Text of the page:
Acer Liquid E1 Review
The phone boasts a 5 MP camera with LED flash on the back, as well as a front-facing shooter for video chat. The camera interface is simple, with large and easy to press buttons, and a huge virtual shutter key. The camera app sports an impressive array of capture modes, including HDR, Panorama and Continuous shots, many scene modes, and a few color effects.
The pictures themselves, however, turned out soft to the point of blurry, and white balance measurements were off in high contrast areas, making the sky appear purple. Color representation is a tad colder than reality, and the phone captures detail more akin to a 2MP camera instead of the 5MP shooter it boasts.
Acer Liquid E1 Sample Images Fullscreen
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Acer Liquid E1 Sample Images
Video is captured in HD 720p definition with 30fps, but these are about its only virtues – the footage appears as blurry and lacking detail as the stills, and there are skipped frames and artifacts appearing throughout.
Acer Liquid E1 Sample Video:
Acer Liquid E1 Indoor Sample Video:
The gallery is pretty simple, with grid-like thumbnail previews of your photos, and no editing options from within the interface. Acer has done a little trick with zooming, where you need to double-tap on the photo to enlarge it, while pinching with two fingers actually rotates it around.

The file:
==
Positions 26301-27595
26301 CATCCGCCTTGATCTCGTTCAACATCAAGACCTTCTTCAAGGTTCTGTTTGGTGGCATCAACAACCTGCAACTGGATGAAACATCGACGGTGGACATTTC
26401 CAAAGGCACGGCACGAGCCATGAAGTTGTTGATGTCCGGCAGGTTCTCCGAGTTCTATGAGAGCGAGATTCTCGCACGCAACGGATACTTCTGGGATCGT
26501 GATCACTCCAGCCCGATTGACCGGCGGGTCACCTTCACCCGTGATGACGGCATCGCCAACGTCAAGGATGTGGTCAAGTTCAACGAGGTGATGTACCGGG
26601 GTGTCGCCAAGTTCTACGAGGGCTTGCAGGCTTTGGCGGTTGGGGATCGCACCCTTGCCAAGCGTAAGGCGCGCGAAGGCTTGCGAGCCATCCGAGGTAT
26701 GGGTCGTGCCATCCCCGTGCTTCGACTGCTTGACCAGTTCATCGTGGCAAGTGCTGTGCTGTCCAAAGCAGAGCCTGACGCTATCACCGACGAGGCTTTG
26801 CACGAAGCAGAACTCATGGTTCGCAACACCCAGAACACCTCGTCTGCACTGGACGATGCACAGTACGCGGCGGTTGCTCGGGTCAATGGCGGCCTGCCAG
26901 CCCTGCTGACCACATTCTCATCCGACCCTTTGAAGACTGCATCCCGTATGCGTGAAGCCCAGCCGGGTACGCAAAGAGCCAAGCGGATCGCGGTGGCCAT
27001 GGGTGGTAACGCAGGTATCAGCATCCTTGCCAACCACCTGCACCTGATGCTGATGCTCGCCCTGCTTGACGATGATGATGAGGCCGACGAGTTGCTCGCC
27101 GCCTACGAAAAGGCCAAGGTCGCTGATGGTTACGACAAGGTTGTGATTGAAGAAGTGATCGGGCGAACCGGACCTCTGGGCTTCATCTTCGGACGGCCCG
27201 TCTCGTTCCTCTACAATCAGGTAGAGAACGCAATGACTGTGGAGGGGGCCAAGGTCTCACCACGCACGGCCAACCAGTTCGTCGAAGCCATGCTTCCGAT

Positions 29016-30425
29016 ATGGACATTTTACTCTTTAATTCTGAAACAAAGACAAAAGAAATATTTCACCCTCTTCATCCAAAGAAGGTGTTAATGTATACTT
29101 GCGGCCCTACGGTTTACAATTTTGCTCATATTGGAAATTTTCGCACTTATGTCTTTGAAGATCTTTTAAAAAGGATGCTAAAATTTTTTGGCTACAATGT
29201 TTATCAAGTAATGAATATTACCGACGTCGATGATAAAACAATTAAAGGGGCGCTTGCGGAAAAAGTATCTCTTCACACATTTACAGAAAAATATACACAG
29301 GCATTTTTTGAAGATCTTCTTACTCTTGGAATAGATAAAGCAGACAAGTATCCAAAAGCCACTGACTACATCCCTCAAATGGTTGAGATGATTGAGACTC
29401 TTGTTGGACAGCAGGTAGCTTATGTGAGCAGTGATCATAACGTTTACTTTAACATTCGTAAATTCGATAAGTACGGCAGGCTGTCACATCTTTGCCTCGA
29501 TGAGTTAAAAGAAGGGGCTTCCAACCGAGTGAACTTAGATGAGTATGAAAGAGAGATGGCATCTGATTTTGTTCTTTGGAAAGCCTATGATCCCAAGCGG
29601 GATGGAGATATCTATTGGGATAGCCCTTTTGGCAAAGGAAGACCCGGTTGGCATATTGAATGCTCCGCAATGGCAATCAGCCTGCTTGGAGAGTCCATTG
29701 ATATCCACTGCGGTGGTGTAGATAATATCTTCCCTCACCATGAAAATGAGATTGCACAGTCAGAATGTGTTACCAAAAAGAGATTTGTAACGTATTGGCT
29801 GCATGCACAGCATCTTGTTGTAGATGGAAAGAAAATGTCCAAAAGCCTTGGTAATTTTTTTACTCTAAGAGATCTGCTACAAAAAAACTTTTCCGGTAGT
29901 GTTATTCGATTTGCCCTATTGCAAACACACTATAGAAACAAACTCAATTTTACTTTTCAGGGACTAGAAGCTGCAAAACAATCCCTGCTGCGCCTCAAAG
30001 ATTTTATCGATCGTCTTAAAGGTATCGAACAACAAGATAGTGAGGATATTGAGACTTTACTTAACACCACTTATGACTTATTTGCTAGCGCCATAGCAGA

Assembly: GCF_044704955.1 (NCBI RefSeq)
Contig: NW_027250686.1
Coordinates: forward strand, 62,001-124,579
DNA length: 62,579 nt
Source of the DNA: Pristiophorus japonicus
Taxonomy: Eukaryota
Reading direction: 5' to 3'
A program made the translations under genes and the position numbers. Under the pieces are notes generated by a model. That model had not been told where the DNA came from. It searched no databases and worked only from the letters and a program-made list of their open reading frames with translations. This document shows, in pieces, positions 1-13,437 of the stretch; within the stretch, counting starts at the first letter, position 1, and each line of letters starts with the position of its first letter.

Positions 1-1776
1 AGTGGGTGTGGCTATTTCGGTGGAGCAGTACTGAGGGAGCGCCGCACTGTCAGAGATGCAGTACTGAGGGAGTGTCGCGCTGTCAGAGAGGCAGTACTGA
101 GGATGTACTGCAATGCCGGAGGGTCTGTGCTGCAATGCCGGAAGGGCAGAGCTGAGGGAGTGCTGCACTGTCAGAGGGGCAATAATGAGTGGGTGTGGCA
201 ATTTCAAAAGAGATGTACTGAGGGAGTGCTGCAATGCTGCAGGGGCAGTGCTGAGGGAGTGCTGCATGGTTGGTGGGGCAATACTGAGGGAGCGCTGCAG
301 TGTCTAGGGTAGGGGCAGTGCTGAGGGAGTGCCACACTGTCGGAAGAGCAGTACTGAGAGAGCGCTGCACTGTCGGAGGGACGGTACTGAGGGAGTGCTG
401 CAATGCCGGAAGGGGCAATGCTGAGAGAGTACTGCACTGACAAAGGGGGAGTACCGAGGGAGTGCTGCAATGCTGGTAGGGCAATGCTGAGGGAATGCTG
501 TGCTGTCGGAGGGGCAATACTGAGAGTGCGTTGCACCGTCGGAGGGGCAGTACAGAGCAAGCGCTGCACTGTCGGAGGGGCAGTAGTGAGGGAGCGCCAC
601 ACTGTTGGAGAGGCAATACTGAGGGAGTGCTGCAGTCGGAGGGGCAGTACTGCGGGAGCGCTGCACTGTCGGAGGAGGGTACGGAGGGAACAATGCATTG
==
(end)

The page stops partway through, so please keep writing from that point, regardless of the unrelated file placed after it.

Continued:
We get a basic music player, too, with the ability to categorize your songs by artists, albums, and even genres, and switch for a nice transparent overlay list of all songs in an album on top of your currently played one. There are no equalizer presets, but the dual stereo speakers can pump out DTS sound format, which is an alternative to the Dolby Mobile or Beats Audio that other Android makers use.
The sound from the dual speaker system Acer is touting with the Liquid E1 is a tad fuller, and, well, stereo, compared to your average smartphone speaker, but the output is rather quiet, even at maximum volume.
There is a versatile video player on the phone that runs every popular format thrown at it, including DivX/Xvid/MKV files, and up to 1080p definitions at that, although the Full HD clips run choppy compared to the HD ones.
1. CanYouSeeTheLight (Posts: 636; Member since: 05 Jul 2012)
The benchmarks part is flawed, why would Phonearena compare a mid-range phone with high-end phones and say it has a slow processor? Compare it with other mid-ranges not high ends.
2. smallworld (Posts: 372; Member since: 13 Jul 2012)
Their comparisons always sucks. They always compare entry level phones to high end ones to make them look even more shi.t while they have a full database of results for similar phones.